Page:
Managing both your mental and physical health
Hi, I'm Kati. I'm a part-time social science student living with chronic illness. In my spare time I blog about books, my dog George and life with a chronic illness. Today I'd like to share my experience of learning to manage depression alongside chronic illness.
When I think about my health, thoughts automatically turn to the physical symptoms of my condition. The fatigue, pain, nausea... the list goes on. Yet, the symptom that has proven the most disabling, is the one I tried my best to ignore.
Unlike the physical aspects of my illness, I was unable to experience mental symptoms without judgement. I felt too much guilt and shame to admit that I was depressed. But that was the truth; I was depressed and had been for a long time.
Was it really so surprising? When we think of the mind and body, we see them as separate entities. In reality, they're like a big bowl of spaghetti; it's hard to see where one ends and the other begins. If one is in pain, it's only a matter of time before the other is too.
Accepting I was depressed led to online research, unwittingly feeding the guilt that was already growing strong.
The problem with most advice, even that of well-meaning friends, is that they tend to neglect the fact that we have our physical health to manage too. Telling me how Jim manages his depression by going on a 5k run and eating a balanced diet is all well and dandy, but where does that leave me? Some days I can barely stand and it's been a year since I managed to cook a meal.
The key, it appeared, to managing depression was a threefold of exercise, social support and healthy eating. Simple. But as much as I'd love to do all of those things, that's not my reality. I can't do yoga, I don't go to any parties and I'm certainly not eating enough avocado.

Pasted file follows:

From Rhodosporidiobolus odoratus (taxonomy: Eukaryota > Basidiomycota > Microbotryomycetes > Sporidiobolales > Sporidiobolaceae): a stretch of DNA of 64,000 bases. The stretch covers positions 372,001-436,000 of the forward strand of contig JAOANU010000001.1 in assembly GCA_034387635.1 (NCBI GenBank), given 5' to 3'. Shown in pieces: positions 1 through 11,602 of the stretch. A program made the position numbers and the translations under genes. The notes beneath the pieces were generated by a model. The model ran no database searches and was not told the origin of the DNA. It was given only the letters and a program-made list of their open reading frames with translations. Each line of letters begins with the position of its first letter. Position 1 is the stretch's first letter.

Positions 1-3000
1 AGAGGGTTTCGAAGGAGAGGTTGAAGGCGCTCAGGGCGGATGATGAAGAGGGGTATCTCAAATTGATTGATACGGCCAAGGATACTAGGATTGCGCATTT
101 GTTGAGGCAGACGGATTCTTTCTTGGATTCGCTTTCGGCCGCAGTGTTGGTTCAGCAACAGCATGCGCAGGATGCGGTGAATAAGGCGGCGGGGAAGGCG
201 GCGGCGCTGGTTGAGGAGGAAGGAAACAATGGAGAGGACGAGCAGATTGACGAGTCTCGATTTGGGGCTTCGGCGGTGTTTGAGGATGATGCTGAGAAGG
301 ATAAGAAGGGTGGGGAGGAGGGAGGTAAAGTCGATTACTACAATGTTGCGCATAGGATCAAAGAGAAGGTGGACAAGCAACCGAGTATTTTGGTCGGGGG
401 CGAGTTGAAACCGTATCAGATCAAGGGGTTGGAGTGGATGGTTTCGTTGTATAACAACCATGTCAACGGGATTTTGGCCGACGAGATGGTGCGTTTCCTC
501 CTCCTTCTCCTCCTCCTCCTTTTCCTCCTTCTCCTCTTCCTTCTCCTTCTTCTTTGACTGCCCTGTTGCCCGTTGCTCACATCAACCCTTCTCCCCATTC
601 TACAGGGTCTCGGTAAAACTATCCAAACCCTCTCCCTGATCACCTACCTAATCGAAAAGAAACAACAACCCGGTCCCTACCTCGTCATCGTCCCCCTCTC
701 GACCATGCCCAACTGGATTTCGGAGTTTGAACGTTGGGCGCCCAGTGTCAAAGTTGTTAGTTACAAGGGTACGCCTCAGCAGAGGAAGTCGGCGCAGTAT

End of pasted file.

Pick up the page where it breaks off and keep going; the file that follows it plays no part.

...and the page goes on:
Rewind to December, and you'll find me in my GP’s office, crying and desperate. Finally asking for help.
I left that appointment with a referral for Cognitive Behavioural Therapy and some information on anti-depressants. But something else too. The knowledge that 1) I wasn't alone, in fact over 30% of chronically ill and disabled people live with depression, and 2) I could get better.
Before that appointment, I had been under the misguided belief that if you're depressed it's because you're not eating, exercising or living well-enough. The truth is, the idea that a healthy body equals a health mind is a lie. Depression does and can affect anyone; from Olympic athletes to comedians.
If anyone and everyone can be depressed, the idea that there is a one size fits all path to recovery starts to fall apart.
Living with a chronic illness means adapting life to meet your needs. Feeling guilty about managing my mental health differently was as pointless as feeling guilty for using food aids.
Knowing I had the freedom to define my own recovery wasn't a magical epiphany, taking away my depression overnight. But slowly things started to get easier. Instead of beating myself up for never going to gym, YouTube taught me how to do sitting down yoga. The ‘spoonie’ community taught me that online friends are just as valid as real-life ones.
Over the past few months, I've learnt that being an inspiration is not the rent you have to pay for being ill. Managing depression doesn't have to make a good story or meet NHS tick boxes. Managing depression is about taking the good, bad and downright ugly days and knowing that you'll make it through, in whatever way you can.
Sometimes it's putting on your favourite pair of socks and learning a new hobby. Others, its curling up and having a good cry to your dog. It's the self-care that you work at every second of the day until it becomes second nature. With a chronic illness, managing depression looks different day to day, even hour to hour, but it's not impossible.
Have you experienced depression in relation to chronic illness and disability? How have you learnt to manage both?